Editors and contributors to Transplantation have shared their thoughts on how they are dealing with the current crisis. While we understand that the information of today may be quite different tomorrow in this fast-moving pandemic, this report will open our forum of an international exchange on COVID for the transplant community.
Please send your own contributions and news to email@example.com for inclusion on our resources page.
May 13 - In this case series of 28 patients who had received heart transplant in a large academic center, the case fatality rate among patients infected with COVID-19 was 25%. Cardiovascular comorbidities were frequent in this population, and immunosuppressive therapy was reduced in most patients.
May 22 - After allogeneic transplantation, comprehensive clinical follow-up is recommended for early detection of post-transplantation infections and other common complications such as endocrine disease or metabolic syndrome, and to ensure patients can enjoy quality of life. The pandemic of coronavirus disease 2019 (COVID-19) started spreading around the world in Feb 2020, presenting an unexpected challenge for transplantation services, including clinical follow-up.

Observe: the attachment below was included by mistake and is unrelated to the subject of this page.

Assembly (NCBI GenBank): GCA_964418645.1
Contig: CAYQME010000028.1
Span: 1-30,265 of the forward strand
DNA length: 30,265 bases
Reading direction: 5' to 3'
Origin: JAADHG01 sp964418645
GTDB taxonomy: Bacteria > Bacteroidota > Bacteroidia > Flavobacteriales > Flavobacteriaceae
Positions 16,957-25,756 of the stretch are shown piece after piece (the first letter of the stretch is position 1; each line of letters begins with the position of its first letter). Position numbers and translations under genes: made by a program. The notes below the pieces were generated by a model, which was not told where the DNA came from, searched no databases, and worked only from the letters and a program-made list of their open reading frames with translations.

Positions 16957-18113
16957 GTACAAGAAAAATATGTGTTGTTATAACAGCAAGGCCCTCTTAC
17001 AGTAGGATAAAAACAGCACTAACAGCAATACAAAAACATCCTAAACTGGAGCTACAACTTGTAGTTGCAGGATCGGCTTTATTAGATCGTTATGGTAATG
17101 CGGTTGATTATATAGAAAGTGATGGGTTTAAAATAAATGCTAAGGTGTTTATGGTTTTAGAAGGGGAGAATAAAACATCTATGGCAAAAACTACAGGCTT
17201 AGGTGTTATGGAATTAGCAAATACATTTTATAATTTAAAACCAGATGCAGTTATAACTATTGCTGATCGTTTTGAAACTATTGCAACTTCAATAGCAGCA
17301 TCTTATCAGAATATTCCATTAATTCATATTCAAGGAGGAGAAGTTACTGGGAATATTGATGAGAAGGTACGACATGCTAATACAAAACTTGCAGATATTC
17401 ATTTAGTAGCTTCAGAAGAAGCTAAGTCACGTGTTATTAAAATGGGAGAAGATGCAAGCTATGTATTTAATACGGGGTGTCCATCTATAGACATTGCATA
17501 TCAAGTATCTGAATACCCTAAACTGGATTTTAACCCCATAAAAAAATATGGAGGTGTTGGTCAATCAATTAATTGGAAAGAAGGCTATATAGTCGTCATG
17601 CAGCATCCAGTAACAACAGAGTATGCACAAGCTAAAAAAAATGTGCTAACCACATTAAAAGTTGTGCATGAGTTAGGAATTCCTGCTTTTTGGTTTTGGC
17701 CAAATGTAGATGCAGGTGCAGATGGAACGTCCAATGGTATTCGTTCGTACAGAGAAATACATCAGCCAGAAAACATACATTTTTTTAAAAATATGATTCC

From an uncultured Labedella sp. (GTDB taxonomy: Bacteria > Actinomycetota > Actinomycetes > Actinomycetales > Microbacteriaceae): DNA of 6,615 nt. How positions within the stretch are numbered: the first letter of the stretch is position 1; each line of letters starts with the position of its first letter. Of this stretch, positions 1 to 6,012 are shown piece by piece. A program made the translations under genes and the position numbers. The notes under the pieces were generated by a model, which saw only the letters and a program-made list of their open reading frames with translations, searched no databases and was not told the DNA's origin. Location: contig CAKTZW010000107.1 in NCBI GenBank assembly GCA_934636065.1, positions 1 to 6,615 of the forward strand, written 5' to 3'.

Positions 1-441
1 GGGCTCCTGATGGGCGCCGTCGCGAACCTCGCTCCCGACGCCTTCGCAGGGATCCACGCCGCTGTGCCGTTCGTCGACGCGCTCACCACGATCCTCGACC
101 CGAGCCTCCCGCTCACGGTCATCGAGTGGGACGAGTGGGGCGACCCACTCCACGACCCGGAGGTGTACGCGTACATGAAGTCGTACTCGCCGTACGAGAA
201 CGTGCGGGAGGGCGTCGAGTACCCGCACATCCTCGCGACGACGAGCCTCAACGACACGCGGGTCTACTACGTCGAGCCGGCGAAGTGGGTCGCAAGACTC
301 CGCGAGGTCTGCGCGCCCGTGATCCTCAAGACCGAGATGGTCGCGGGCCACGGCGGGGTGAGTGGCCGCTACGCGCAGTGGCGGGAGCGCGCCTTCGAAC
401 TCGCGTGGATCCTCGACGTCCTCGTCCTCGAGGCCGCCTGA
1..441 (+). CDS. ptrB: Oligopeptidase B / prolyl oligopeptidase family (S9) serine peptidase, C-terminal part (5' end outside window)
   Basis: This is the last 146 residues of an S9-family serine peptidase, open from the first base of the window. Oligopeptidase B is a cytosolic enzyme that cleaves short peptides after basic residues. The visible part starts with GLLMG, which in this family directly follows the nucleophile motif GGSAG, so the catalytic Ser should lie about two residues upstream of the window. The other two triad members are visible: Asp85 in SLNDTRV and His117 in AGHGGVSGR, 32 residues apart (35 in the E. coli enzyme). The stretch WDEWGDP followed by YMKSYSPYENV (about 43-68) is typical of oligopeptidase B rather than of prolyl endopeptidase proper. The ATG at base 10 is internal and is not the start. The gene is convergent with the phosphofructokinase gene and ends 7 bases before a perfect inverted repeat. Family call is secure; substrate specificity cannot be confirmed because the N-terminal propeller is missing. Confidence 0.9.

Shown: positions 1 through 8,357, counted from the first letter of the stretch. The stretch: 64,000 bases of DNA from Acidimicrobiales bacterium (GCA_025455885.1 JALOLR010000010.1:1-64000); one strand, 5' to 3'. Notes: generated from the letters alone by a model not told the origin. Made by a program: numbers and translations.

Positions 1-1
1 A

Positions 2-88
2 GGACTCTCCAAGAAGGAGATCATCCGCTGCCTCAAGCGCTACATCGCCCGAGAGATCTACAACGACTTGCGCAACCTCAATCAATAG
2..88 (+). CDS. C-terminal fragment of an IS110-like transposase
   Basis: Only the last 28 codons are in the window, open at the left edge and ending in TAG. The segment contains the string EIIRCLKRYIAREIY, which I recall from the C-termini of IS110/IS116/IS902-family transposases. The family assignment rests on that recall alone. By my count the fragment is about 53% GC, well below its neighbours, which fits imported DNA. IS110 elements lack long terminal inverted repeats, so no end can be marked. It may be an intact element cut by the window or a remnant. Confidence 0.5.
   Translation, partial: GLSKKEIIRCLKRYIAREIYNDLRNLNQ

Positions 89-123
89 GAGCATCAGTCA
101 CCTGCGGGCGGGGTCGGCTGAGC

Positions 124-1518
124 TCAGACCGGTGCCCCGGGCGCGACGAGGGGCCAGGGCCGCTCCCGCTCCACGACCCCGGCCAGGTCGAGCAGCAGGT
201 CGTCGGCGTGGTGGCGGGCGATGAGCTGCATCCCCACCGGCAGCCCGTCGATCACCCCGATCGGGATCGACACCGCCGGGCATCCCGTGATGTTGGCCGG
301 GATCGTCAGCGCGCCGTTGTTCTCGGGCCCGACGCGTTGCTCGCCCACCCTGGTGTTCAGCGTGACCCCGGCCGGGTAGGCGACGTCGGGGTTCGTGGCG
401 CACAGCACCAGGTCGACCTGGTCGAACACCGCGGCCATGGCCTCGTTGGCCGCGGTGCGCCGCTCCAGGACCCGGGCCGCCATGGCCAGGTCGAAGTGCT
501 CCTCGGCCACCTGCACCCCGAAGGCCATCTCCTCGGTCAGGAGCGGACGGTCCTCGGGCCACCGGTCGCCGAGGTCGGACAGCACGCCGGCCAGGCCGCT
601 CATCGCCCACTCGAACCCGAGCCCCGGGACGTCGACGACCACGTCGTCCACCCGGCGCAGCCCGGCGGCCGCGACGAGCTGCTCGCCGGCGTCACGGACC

May 22 - One hospital system protected its patients with advanced HF and cardiac transplant from COVID-19 by safely moving them from a central hospital, which was redesigned to care for patients with COVID-19, to a cardiac specialty hospital with no patients with COVID-19, according to a paper published in The Journal of Heart and Lung Transplantation.
May 22 - In complex operations, is there a correlation between the volume of service provided per hospital and the quality of the treatment outcome? This question is addressed in eight commissions on minimum volumes that the Federal Joint Committee (G-BA) has issued to the Institute for Quality and Efficiency in Health Care (IQWiG). The IQWiG report is now available for the fifth intervention to be tested, kidney transplantation.
May 21 - New evidence for sex disparity prompts call for "concrete changes" in allocation policies.
After careful consideration, and in light of the ongoing Coronavirus developments, we’ve made the difficult decision to postpone the ITS 2020 Meeting in Europe to 2022. Stay tuned for dates and location.
We would like to take this opportunity to confirm that we will have the 2021 ITS meeting in the San Diego area from October 17-20, 2021.
Further details will be available this summer.
We look forward to hosting you in California next year.
Until then, stay safe and healthy!